The story is simple,acting is up to mark especially from the sides of Diane Lane(unfaithful) and Mickey Rourke(The wrestler).

What differentiates Killshot from other numerous action movies is instead of showing frequent nonsense action & voilence, it gathered up very well as a story, defining the characters well & establishing the relationship between them.

I really liked this film (Im a Rourke fan) 8/10 from me.

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Re: Movie Thread

Postby Mr-Ed » Sun Jul 04, 2010 10:31 pm

The Damned United

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After failing to beat Poland and qualify for the 1974 World Cup, England manager Alf Ramsey is sacked and replaced by Don Revie, the highly successful manager of Leeds United. Revie is replaced at Leeds by Brian Clough, a former manager of Derby County and a fierce critic of Leeds's style of play under Revie. Much attention is called to the fact that Clough's longtime assistant, Peter Taylor has not joined him at Leeds, and Clough claims in an interview to Yorkshire Television that the team cannot possibly have been happy under Revie, due to the violent and physical nature of their game.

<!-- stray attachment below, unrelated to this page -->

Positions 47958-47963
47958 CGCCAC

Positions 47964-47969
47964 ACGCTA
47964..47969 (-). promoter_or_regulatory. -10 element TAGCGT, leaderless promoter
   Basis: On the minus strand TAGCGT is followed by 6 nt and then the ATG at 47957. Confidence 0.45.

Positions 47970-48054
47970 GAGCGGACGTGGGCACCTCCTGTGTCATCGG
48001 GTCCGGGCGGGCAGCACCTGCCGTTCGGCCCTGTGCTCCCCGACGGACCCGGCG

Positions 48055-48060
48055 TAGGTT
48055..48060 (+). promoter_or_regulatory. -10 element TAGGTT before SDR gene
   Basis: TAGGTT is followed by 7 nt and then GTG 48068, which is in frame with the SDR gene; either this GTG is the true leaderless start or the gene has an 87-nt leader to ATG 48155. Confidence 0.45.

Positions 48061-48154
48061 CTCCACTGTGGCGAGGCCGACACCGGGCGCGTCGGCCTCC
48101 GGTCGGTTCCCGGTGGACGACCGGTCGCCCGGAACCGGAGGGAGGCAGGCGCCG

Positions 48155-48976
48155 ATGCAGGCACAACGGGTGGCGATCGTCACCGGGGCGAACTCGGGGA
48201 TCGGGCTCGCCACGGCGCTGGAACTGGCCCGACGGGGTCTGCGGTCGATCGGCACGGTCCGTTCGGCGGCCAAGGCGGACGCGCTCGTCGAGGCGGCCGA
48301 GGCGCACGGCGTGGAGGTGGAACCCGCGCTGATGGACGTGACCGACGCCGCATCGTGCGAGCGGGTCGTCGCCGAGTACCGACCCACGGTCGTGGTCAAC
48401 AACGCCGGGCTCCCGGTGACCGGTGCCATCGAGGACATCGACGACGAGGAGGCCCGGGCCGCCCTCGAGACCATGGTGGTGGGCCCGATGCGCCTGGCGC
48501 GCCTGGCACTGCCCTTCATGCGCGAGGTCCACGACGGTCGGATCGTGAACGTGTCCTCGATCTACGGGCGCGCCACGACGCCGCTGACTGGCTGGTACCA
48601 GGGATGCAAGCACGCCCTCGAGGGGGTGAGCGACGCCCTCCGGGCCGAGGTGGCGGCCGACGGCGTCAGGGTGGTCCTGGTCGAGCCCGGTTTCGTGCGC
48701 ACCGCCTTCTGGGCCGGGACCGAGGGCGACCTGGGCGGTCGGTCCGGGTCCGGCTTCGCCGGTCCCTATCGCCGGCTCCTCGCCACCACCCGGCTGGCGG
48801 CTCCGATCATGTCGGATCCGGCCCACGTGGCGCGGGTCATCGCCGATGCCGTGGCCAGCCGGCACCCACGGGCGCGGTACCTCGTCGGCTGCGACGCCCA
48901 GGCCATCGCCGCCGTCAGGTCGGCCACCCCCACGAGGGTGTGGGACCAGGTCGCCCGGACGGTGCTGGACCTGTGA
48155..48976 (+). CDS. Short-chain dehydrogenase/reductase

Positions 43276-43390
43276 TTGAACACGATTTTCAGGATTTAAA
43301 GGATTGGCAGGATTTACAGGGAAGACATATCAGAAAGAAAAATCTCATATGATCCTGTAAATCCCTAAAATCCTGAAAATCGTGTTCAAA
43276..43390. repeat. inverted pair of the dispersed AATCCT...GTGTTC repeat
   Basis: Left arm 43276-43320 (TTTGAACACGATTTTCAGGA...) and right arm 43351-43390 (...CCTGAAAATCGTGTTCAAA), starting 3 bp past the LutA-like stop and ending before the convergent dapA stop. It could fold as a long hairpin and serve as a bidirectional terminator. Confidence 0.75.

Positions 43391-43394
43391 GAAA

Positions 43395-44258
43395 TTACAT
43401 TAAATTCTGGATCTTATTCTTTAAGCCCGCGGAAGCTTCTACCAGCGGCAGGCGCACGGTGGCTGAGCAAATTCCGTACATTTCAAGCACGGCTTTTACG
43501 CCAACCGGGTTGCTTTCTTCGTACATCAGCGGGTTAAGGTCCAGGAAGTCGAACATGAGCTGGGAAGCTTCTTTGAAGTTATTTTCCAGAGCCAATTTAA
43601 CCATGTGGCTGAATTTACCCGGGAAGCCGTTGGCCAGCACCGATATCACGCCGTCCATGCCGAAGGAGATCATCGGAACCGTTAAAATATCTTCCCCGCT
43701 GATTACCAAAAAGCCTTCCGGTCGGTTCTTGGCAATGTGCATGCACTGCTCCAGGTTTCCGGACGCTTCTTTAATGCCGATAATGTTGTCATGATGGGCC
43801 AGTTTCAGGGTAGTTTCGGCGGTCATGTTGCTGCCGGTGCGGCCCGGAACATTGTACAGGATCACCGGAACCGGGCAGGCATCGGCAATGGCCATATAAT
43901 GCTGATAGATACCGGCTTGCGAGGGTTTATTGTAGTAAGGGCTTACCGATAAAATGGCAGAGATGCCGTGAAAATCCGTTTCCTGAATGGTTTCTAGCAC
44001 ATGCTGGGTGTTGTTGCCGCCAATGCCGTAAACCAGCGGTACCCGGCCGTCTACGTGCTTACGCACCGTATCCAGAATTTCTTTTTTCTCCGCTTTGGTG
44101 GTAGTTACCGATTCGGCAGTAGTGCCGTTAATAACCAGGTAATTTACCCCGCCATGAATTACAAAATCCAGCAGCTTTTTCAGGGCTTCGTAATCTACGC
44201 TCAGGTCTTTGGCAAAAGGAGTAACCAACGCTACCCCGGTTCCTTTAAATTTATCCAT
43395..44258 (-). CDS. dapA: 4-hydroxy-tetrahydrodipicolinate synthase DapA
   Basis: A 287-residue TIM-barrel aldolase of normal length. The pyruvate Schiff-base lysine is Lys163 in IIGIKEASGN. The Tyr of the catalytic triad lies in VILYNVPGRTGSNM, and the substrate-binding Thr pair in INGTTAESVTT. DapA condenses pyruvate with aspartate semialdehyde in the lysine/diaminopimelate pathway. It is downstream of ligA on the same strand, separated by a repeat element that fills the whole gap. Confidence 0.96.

The film is told in terms of flash backs from 1974 to the proceding years, the first of which is a flash back to the 1967 FA Cup match between Leeds, who were at that point leading the First Division and Derby, who were struggling near the bottom of the Second Division. Clough assumes Revie to be a similar man to himself, owing to the fact that they grew up in the same part of Middlesbrough; come the day of the match however, Revie either ignores Clough or fails to make him out in the crowd upon entering Derby's Baseball Ground stadium. Derby lose 2-0 to Leeds and the dye is cast.

Clough blames the totally unneccesary brutality of the Leeds players in winning the game, though he also recognises how far they must go to compete in the top flight. He get's Taylor to find a player who can be the bedrock of his side like Bremner is for Leeds and they sign veteran Dave Mackay, along with several other young players. The club's frugal chairman, Sam Longson is extremely anxious about the investment and more so the fact that Clough didn't bother to consult him about signing Mackay. However, Derby win the Second Division title in 1969, and the following season once more face up to Leeds, the defending First Division champions... and promptly lose 5-0.